A Sephardic organization working to avoid collateral damage from last month’s arrest of three Syrian rabbis in an alleged money-laundering scheme has named a lawyer and accounting firm to oversee many of the community’s charities.
Eli D. Greenberg of the firm Wolf Haldenstein Adler Freeman & Herz, which specializes in health care and nonprofit law, will head an independent committee of legal and policy experts that will police nonprofits that raise tens of millions of dollars within a cohesive, largely affluent local community of up to 100,000 people of Syrian, Egyptian, Moroccan Israeli and other backgrounds.
The funds serve needy families as well as support public action and causes in Israel.
The accounting firm of Loeb and Troper, which also specializes in the health care and nonprofit community, was named by the Sephardic Community Federation to certify that charitable groups are meeting the guidelines established by Greenberg’s committee.
Last month, The Jewish Week first reported that the Sephardic Community Federation called on large and small nonprofit organizations linked to Sephardic institutions to work toward greater transparency and assure good governance, “in light of recent events.”
Suggested measures included an independent certification process, the creation of an audit committee, the adoption of a conflict-of -interest policy to protect against any benefit to officers and employees of a charity and procedures on accepting contributions and distributing grants.
The move came after the chief rabbi of the Syrian community, Saul Kassin, and two rabbis of shuls in Deal, N.J., were among 44 people arrested by the FBI on various corruption charges. The rabbis each had established funds that allowed them to write checks at their sole discretion. Prosecutors allege that they accepted and disbursed money they were told came from illegal sources, in exchange for a percentage, in a sting operation that involved an informant.
The majority of those charged in the operation were not Sephardic.
“What we’re doing is putting together a model compliance program for community organizations to adopt, and we will be working with Loeb and Troper to develop guidelines for an audit process,” said Greenberg.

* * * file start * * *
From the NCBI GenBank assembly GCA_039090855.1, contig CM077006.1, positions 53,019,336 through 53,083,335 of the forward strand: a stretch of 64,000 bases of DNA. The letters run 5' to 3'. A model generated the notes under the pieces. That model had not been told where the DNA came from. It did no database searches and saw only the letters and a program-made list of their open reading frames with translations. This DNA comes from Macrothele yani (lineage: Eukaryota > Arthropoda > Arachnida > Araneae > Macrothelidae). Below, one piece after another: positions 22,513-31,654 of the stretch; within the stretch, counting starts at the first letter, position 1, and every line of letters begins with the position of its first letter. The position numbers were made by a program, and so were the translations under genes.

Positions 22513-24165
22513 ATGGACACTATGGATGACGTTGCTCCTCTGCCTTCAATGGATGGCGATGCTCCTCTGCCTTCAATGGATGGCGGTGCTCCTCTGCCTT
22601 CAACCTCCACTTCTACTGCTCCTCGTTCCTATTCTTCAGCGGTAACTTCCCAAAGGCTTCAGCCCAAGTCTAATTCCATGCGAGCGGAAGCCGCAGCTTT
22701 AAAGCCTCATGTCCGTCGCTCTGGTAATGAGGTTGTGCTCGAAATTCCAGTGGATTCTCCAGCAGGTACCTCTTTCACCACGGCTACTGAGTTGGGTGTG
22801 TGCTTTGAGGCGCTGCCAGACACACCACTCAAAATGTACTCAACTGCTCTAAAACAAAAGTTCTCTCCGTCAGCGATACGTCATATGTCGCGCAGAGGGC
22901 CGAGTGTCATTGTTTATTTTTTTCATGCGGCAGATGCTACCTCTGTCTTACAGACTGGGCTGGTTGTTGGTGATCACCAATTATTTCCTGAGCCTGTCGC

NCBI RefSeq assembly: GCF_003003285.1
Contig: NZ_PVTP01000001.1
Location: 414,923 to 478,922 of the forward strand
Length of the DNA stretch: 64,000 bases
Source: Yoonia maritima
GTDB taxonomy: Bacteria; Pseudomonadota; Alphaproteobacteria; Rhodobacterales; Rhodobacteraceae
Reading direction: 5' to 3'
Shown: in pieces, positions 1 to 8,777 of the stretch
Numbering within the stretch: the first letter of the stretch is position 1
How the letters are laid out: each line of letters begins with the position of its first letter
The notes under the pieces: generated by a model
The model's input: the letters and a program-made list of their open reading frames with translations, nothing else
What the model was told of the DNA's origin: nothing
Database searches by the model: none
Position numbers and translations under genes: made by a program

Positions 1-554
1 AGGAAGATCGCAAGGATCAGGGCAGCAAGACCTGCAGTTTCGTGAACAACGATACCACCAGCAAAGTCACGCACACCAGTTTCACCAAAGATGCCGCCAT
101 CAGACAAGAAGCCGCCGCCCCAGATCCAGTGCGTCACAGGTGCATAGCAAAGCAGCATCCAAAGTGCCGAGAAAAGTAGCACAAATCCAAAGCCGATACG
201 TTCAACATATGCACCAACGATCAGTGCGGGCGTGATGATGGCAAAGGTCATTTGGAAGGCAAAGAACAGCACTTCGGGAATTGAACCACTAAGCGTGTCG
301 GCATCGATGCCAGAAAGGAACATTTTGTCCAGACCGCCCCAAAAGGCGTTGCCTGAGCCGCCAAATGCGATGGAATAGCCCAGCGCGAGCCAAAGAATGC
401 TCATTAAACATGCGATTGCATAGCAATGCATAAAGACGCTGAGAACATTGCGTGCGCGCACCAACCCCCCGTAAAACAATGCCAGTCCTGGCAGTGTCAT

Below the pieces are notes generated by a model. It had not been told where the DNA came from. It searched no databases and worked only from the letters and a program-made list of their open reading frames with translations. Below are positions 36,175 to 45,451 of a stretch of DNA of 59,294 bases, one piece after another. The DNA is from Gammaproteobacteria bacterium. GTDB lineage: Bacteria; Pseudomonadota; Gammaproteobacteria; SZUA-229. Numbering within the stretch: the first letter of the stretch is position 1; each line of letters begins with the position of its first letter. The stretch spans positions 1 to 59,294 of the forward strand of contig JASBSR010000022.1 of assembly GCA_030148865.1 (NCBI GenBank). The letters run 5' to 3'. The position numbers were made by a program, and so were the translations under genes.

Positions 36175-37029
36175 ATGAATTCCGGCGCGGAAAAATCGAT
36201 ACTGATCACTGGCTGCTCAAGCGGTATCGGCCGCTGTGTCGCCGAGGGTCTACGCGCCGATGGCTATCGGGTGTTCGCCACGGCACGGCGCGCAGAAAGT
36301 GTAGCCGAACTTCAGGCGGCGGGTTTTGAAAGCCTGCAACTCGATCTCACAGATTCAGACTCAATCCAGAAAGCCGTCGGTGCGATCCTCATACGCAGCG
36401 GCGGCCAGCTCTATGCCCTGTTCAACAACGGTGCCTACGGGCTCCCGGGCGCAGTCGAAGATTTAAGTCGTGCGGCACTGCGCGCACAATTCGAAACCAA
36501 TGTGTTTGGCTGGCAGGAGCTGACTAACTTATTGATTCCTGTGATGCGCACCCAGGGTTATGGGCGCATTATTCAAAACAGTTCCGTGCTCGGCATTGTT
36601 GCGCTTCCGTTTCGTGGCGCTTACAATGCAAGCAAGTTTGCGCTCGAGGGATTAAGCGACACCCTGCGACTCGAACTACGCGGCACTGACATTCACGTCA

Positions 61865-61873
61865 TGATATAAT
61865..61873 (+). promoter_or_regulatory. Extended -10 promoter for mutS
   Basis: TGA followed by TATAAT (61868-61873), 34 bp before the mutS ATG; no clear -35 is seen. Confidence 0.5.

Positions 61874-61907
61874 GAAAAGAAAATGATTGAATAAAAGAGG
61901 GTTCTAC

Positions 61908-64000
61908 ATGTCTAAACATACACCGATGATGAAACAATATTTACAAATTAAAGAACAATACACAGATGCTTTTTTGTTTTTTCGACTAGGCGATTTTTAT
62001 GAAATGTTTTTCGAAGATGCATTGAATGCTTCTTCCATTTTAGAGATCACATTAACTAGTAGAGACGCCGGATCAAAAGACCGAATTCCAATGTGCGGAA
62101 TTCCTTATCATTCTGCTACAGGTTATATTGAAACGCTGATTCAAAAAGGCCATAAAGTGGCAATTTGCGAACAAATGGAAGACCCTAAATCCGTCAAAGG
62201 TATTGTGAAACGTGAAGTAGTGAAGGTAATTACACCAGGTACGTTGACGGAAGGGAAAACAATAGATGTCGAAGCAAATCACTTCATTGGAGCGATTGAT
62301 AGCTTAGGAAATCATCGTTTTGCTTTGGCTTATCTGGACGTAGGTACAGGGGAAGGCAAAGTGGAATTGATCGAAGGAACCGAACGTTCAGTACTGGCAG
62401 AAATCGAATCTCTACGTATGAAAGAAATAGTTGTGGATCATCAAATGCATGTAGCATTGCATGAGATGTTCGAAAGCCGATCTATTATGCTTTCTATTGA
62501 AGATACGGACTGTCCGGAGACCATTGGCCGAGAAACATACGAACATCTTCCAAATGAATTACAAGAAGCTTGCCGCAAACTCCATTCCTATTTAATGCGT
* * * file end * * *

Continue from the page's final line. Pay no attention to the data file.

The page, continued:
Greenberg told The Jewish Week the Sephardic Community Federation’s effort to ensure high standards was in accordance with recent trends. “The entire nonprofit community, country-wide, is moving toward good governance over the past 10 years,” he said, adding that since Congress passed the 2002 Sarbanes-Oxley Act requiring accounting reform and investor protection because of the scandals related to Enron, Tyco, WorldCom and other corporations that cost investors billions, a similar, voluntary initiative was moving to the nonprofit world.
While nonprofits linked to religious groups remain exempt from filing full disclosures, Greenberg said they will find themselves under increasing pressure to do so on their own.
“Good governance benefits an organization and helps both trustees and beneficiaries,” he said. “That’s the way to go for all organizations, whether they have a religious or charity exemption.
“I think the pressure on them will be twofold to adopt this compliance: One will be from the donors, a lot of whom will not want to give to an organization that doesn’t have their full confidence. And to the extent that an organization has a board of trustees who will not just want to put their names there, they will want to know the organization is in full compliance. Most trustees get involved for altruistic reasons and they don’t want to take on personal liability.”
In another development that could increase pressure on Jewish charities to more fully open their books, another umbrella organization, this one focusing on donors, is quickly working toward establishing good governance guidelines.
“Our board has been actively engaged in this subject and there is a draft document that is being refined,” said Mark Charendoff of the Jewish Funders Network. “If our board approves it, it will go out to our membership, I hope, either at the end of summer or the beginning of September.”
If approved, the measure would ask some 800 philanthropists and foundations not to support nonprofits that “do not meet minimal standards of transparency and good government,” said Charendoff.